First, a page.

As someone who loves walking, I also found myself constantly wandering through neighbourhoods to get from destination to destination rather than taking a bus or train – not only did it get me away from all the other tourists, but I loved seeing the ways in which people lived their everyday lives around places like Kyoto and Himeji.
#4 The world really is filled with little sparks of good
The amount of people who wanted to show kindness to a stranger like me. I’ve seen my fair share of it – such as when the local grocer gave me some free produce, or when a restaurant will sneak in an extra side dish free of charge. I know that travelling solo I was a little more vulnerable than I’d be with another person, but not once did I put my guard up, because I’m genuinely not afraid of people. I’ve had more than a fair share of horrible people in my life, and that has caused me to slam shut in ways that I’m still attempting to pry open – but I’ve seen enough good in the world, and had enough good done to me, to know and understand that to be human is to be complex. Show everyone patience and kindness, because you never know what they’re going through.
Little sparks of goodness. Such as being served a fruitbowl free-of-charge by the nice owner of a hostel, or being given a whole bunch of hand-made little trinkets by primary schoolers who are happy that you’ve come to see Hiroshima. It’s buying a tiny badge and being given a lovely stack of origami flowers as a gift. It’s a guard who makes a ferry wait for you to get on board so you don’t have to wait for the next one, making it a full minute late (a big deal in Japan) to arrive at Miyajima Island. It’s someone seeing you’re lost and pointing you in the right direction, or giving up their seat to you when they see you’re pretty exhausted.
It really is the little things.
#5 Experience is king
I began learning this lesson a little over a year ago. It was a rocky process.
I used to be that person where I’d be content with people telling me about things they’ve done, before returning to whatever I was doing. Like, good for you, thanks for sharing so now I have an idea of what that must’ve been like for you. I’d also be the person where someone would say “oh, don’t watch that, I’ve heard it’s awful”, and I’d accept that and 1) not watch it 2) judge everyone who watched and enjoyed.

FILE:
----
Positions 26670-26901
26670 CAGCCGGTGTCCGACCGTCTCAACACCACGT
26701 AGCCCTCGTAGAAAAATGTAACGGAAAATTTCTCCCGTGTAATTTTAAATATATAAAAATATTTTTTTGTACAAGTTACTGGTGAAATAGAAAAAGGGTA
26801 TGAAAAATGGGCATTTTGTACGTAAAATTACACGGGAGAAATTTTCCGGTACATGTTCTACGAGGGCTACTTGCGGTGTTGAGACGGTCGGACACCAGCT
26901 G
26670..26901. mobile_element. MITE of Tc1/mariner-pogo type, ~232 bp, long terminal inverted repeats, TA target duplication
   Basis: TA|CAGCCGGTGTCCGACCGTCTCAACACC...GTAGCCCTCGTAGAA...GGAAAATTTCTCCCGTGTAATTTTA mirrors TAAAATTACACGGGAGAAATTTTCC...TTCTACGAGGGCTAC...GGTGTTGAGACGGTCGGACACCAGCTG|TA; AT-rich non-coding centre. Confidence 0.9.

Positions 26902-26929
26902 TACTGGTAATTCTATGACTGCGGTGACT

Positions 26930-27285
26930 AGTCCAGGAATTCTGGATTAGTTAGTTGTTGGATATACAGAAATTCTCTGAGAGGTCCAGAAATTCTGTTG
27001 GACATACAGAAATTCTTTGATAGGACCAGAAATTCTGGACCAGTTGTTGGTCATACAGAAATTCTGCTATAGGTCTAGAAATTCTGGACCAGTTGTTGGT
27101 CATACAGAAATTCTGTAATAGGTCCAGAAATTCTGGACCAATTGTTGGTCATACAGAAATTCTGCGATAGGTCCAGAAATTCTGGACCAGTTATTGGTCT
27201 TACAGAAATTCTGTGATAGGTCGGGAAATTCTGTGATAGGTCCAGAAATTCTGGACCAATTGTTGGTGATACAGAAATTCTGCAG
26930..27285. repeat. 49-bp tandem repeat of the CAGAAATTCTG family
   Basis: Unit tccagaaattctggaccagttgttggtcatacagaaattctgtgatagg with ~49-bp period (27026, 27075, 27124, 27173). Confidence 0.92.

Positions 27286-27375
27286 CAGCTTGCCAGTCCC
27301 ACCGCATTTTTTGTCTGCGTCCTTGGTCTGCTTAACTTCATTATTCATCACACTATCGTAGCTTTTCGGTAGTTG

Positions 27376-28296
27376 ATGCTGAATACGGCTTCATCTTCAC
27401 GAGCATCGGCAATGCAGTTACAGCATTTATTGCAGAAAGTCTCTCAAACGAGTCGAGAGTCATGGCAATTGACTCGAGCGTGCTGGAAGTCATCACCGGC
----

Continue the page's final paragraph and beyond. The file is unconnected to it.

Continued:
Luckily, I’m a different person now who likes to make her own judgements and have her own experiences. Simple put: you can only grow if you want to grow. You can only grow if you put yourself out there and just do it for yourself. Conquer the scary mountain by climbing the scary mountain – then it just becomes a mountain.
You can do ANYTHING. Anyone who tells you you can’t is a massive liar. With the right amount of determination, anything is possible. The only person you have to convince is yourself. I looked myself in the eye one morning and got over myself and now I’m doing everything I never thought I’d be able to do, with absolutely no regrets whatsoever.
Do a solo trip. Honestly, just go on a solo trip, enjoy the company of yourself and getting to know yourself better, and come out of the other side glowing.
What a perfect time for the cherry blossoms to begin blooming.
(PS. Tomorrow marks 6 months of being in Japan… thank you for everything so far!)